In our sister title New Hi-Fi Sound’s June 1984 review, they grumbled about the original Nait’s “rather poorly fitting front fascia” – you’ll be pleased to know that the front and rear panels of this Nait 50 model are now made of high-quality anodised aluminium and there’s no issue with the fit and finish. The balance control spindle of the original has been replaced by a 6.3mm headphone socket (more on this later), and the row of buttons to select the three inputs are now labelled accordingly: phono, stream and aux (updated from phono, tuner and tape). The once-grey volume dial (still rather unusually situated on the left-hand side) is now machined from solid aluminium and is finished in black to match the rest of the amp.

It’s even simpler around the back: a pair of phono inputs with ground, two analogue DIN-connector inputs, and one pair of speaker terminals. And that’s it.

The Nait’s simplicity was praised in the September 1984 issue of What Hi-Fi?: “The Naim Nait epitomises the ‘straight-through’ approach… a British speciality where there is an absolute minimum of switches and extra circuitry in the way of the signal, and facilities are few as a result. All the emphasis is on sound quality.”

Close up of Naim Nait 50 front panel buttons and headphone socket

(Image credit: What Hi-Fi?)

It’s not all rose-tinted...

We do have some quibbles with the Nait 50 while using it, however. To start with, there’s no remote control. Even the new Musical Fidelity A1 threw us modern hi-fi listeners a bone by adding a small remote control when the original one didn’t. We like using the Naim unit’s volume dial, but found it’s harder to make subtle changes in volume than it should be. It goes from quiet to loud too quickly; we’d have liked more travel in between to allow us to fine-tune the volume level we want. 

Secondly, the mains button is identical to the input buttons and, rather confusingly, the corresponding power status LED emits light (albeit less strongly) even in standby mode. It’s not always obvious to see at a glance if the amp is turned on or not by that semi-glowing LED, so if you’re not hearing music playing when you’ve plugged in your sources and speakers, just press the mains button to see if it’s actually fully powered on. If the LED glows brighter, that means it’s now on and music will flow. The Nait 50 has an auto standby mode by default, which activates at exactly 19 minutes – you can deactivate this by ensuring the “Instant On” switch at the back is on. 

And finally, Naim uses DIN connectors for the line-level analogue inputs; there are no standard RCA connectors to be seen. So if you have a source that uses connections other than DIN and you don’t already have the right cable, then you’ll have to buy one for yourself. Does Naim include a DIN cable in the box with the Nait 50? It does not, which feels rather mean for a limited edition product and the relatively high asking price. However, you can easily buy the right DIN-to-RCA (or your connection of choice) cable from Naim and various other cable manufacturers. We used both a Naim-supplied cable as well as a higher-end Vertere Acoustics Redline DIN-to-RCA cable during our listening period.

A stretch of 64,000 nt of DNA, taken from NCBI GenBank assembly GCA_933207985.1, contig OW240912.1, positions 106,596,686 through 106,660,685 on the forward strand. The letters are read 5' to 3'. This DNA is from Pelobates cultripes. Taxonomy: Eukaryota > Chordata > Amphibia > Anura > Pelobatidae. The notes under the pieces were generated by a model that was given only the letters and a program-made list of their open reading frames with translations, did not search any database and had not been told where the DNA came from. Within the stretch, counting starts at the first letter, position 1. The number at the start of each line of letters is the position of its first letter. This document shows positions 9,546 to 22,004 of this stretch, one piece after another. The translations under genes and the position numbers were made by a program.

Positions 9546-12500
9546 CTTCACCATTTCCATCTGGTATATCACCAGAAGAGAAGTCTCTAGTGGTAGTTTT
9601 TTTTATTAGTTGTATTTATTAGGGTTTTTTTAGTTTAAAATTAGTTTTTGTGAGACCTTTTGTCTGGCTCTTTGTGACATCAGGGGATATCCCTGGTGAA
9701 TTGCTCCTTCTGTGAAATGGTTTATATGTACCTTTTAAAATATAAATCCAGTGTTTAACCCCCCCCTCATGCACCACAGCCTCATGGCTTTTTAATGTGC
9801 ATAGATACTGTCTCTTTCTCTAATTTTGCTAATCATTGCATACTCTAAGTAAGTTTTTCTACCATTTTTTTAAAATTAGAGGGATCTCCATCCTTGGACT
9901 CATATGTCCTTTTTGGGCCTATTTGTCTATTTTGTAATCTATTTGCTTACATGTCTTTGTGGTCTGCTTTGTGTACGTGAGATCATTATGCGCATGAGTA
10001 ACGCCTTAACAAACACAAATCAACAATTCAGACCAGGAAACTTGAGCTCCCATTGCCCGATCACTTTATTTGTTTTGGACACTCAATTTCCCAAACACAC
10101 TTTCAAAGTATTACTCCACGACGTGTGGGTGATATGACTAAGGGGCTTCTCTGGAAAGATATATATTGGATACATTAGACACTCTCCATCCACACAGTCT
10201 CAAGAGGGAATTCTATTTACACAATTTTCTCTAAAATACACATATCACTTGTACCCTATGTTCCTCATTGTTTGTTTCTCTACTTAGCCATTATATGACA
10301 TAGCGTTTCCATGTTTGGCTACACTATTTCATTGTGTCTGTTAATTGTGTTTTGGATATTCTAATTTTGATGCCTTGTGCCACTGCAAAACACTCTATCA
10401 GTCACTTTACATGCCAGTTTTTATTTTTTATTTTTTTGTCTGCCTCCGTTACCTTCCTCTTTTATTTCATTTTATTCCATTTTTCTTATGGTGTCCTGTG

Naim Nait 50 amp on desk with records and speakers in background

(Image credit: What Hi-Fi?)

Internally, an entirely modern amplifier design

Naim could easily have left it at that, but the brand has actually given a full overhaul of the amplifier’s insides. 

Let’s talk power first. The original Nait 1 was met with derision at first launch because of its low power rating. Early reports weren’t firm about the exact power rating (some claiming as low 'about 8 watts') but we can confirm that the original was rated at 15W per channel into 8 ohms (thanks to Jason Gould of Naim for confirming this at the High-End Munich Show 2023).

In the new Nait 50, that’s gone up to 25W per channel into 8 ohms. That’s a decent step up, but even if it still won’t shake your floorboards, don’t be deceived into thinking that means the Nait 50 is some feeble performer. More power isn’t always the solution, we find. Some of our favourite amplifiers quote a low power rating, from the current Rega io (rated at 30W into 8 ohms) to the Pathos InpolRemix (a Class A design rated at just 10W!)

The Nait 50’s moving magnet phono stage is “all new”, says Naim, while the power amplifier design is based on the latest incarnation of the excellent NAP 250 (another 2023 launch, now in its sixth generation). The headphone amplifier section is entirely new, too – there wasn’t one in the original Nait at all – and this circuit has borrowed from another 2023 launch, the five-star NSC 222 streaming preamp. We tip our hats to Naim for offering a way to plug in our trusty wired headphones to listen to music more privately, especially as headphones have increasingly become a more common way of listening, and not just in the middle of the night. Additionally, the input switching is now done electrically, rather than mechanically, which results in shorter signal paths.